The area of Canary Wharf is seen by some Londoners as a cultural void – most people arrive to their offices in the mornings and leave immediately after work. It’s not a place to really ‘hang out’. This may have been true a few years ago, but local residents and developers are transforming the area into a more welcoming area for families and tourists. The Museum of London Docklands in one fine example.
Exploring the museum is a chance to learn about the specific history of London’s relationship with the Thames and the open seas. The interactive displays challenges readers to consider how the waterways have influenced London – trade brought new goods such as tea to Londoners, commerce brought new immigrants to enrich the city’s culture, and even the slave trade forced Londoners to reconsider their definitions of justice and liberty.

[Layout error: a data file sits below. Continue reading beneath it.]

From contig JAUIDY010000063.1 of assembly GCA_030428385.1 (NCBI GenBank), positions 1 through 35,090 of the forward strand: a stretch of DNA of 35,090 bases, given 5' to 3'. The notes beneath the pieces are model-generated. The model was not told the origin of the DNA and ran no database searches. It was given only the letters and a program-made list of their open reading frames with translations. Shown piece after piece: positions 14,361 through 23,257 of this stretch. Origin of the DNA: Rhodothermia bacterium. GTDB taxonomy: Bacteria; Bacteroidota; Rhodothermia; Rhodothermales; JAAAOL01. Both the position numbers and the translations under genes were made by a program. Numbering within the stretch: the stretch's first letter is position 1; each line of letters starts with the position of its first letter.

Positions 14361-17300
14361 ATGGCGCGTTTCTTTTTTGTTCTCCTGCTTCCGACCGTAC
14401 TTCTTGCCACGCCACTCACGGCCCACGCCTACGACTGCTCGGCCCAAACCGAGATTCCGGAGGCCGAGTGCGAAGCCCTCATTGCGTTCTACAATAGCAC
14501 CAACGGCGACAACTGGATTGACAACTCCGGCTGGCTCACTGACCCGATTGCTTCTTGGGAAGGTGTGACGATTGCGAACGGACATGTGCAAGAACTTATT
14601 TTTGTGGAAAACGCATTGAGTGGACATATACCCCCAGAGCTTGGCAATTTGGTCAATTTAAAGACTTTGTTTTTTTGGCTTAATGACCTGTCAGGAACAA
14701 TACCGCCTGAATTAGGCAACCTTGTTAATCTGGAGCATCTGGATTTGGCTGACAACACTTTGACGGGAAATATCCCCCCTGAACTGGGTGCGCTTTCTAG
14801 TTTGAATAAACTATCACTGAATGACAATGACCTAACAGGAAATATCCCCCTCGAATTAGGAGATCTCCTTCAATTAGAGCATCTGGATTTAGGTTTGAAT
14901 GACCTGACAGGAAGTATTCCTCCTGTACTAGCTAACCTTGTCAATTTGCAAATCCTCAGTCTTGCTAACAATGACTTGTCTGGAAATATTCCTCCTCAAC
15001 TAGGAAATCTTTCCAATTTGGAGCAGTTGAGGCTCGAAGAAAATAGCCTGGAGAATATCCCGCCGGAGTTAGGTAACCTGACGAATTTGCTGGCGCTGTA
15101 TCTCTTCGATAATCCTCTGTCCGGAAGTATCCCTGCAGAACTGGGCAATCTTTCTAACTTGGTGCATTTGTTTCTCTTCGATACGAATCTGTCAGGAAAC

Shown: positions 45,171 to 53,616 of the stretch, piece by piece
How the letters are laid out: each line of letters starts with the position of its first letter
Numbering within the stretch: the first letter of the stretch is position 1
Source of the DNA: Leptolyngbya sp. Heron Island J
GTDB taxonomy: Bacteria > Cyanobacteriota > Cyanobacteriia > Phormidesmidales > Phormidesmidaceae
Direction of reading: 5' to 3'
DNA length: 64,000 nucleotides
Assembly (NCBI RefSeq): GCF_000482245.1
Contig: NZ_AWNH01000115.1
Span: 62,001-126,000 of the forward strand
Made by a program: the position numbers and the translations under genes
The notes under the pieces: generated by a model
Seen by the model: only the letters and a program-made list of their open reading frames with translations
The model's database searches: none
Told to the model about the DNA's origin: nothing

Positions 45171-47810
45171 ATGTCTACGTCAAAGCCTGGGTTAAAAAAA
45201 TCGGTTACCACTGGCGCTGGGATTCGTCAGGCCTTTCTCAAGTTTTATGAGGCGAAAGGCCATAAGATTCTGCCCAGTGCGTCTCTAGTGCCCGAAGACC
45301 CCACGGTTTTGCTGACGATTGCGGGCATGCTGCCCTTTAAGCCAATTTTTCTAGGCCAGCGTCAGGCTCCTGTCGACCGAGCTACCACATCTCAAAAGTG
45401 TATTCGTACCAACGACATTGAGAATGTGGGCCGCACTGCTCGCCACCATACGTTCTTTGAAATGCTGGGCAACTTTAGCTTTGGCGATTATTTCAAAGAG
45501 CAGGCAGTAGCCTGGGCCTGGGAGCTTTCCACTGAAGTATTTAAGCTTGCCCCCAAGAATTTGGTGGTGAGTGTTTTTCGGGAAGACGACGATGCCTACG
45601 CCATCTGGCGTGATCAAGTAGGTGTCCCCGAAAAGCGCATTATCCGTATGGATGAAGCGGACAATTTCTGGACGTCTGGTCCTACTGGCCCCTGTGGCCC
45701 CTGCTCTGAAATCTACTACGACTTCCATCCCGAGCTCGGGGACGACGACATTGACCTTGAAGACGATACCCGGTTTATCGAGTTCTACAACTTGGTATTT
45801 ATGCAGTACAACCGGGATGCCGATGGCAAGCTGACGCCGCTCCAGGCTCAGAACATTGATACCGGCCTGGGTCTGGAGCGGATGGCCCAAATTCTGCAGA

It’s not all serious though. There are immersive displays that encourage visitors to imagine life as a dockworker, a sailor or even a pirate. ARRR!
One of my favourite exhibits here is the model of what London Bridge looked like about 500 years ago. It’s not something anyone would recognize now, but that’s the magic of learning about London’s history – it’s constantly changing but always riveting. An afternoon here reminds me of that.
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